// Get the current answer
        Answer answer = question.get(answerIndex);
    }
}

Reading a file into the model using the format you described can be done the following way:

// Create a new questionnaire
Questionnaire questionnaire = new Questionnaire("My awesome questionnaire");

// Lets scan the file and load it up to the questionnaire
Scanner scanner = new Scanner(new File("myfile.txt"));

// Read lines from that file and split it into tokens
String line, tokens[];
int tokenIndex;
while (scanner.hasNextLine() && (line = scanner.nextLine()) != null) {
    tokens = line.split(",");

    // Create the question taking the first token as its text
    Question question = new Question(tokens[0]);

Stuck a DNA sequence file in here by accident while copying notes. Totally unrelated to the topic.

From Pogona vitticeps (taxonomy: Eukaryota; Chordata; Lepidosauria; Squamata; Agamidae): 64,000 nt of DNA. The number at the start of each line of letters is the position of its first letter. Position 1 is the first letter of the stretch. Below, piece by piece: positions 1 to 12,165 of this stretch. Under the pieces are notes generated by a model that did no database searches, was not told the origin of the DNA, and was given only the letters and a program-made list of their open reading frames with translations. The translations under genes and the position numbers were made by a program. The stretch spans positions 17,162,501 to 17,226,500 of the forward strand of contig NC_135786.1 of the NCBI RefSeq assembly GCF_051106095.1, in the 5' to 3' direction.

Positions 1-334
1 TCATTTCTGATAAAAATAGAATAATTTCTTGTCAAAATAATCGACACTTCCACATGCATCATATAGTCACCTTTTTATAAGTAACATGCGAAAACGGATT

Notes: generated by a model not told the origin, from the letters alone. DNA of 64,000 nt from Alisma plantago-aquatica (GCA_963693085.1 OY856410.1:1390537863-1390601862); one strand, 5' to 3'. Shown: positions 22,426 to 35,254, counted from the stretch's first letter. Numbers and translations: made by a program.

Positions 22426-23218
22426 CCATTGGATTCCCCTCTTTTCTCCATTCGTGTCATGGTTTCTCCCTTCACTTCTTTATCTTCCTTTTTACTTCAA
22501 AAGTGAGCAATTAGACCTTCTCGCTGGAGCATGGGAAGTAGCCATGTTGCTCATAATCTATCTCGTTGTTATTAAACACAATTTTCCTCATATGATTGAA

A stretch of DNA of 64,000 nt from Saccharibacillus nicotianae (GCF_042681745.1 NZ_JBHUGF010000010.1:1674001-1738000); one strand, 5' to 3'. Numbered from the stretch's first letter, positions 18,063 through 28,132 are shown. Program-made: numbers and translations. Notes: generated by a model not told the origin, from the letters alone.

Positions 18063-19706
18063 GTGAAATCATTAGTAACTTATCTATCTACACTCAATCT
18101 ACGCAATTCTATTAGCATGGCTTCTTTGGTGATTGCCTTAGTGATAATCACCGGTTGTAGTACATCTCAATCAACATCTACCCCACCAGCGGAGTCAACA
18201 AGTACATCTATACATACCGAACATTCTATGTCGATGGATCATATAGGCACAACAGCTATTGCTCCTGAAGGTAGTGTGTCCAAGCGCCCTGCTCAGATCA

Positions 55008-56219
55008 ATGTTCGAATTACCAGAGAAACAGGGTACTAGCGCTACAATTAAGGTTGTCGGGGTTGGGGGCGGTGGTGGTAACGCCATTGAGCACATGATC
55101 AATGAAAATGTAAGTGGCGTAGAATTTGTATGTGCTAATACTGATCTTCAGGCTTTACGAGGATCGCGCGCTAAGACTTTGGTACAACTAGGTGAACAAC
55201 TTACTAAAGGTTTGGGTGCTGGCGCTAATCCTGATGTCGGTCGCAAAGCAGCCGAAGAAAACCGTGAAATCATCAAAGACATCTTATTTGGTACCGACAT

// Go over the tokens, from the first index to the one before last
    for (tokenIndex = 1; tokenIndex < tokens.length-1; tokenIndex++) {
        // Add the incorrect answer to the question
        question.add(new Answer(tokens[tokenIndex], false));
    }

    // Add the last question (correct one)
    question.add(new Answer(tokens[tokenIndex],true));
}

// Tada! questionnaire is now a complete questionnaire.
share|improve this answer
    
Thanks for the answer, the problem is still that I have to read the questions in from somewhere, the end user will never ever have access to the code and it won't be maintained by the programmer so the only way the questions will be changed is through an external file. Appreciate your humor in the questionnaire :D. Edit: Oh hello edit :D – Tairi Apr 7 '13 at 18:44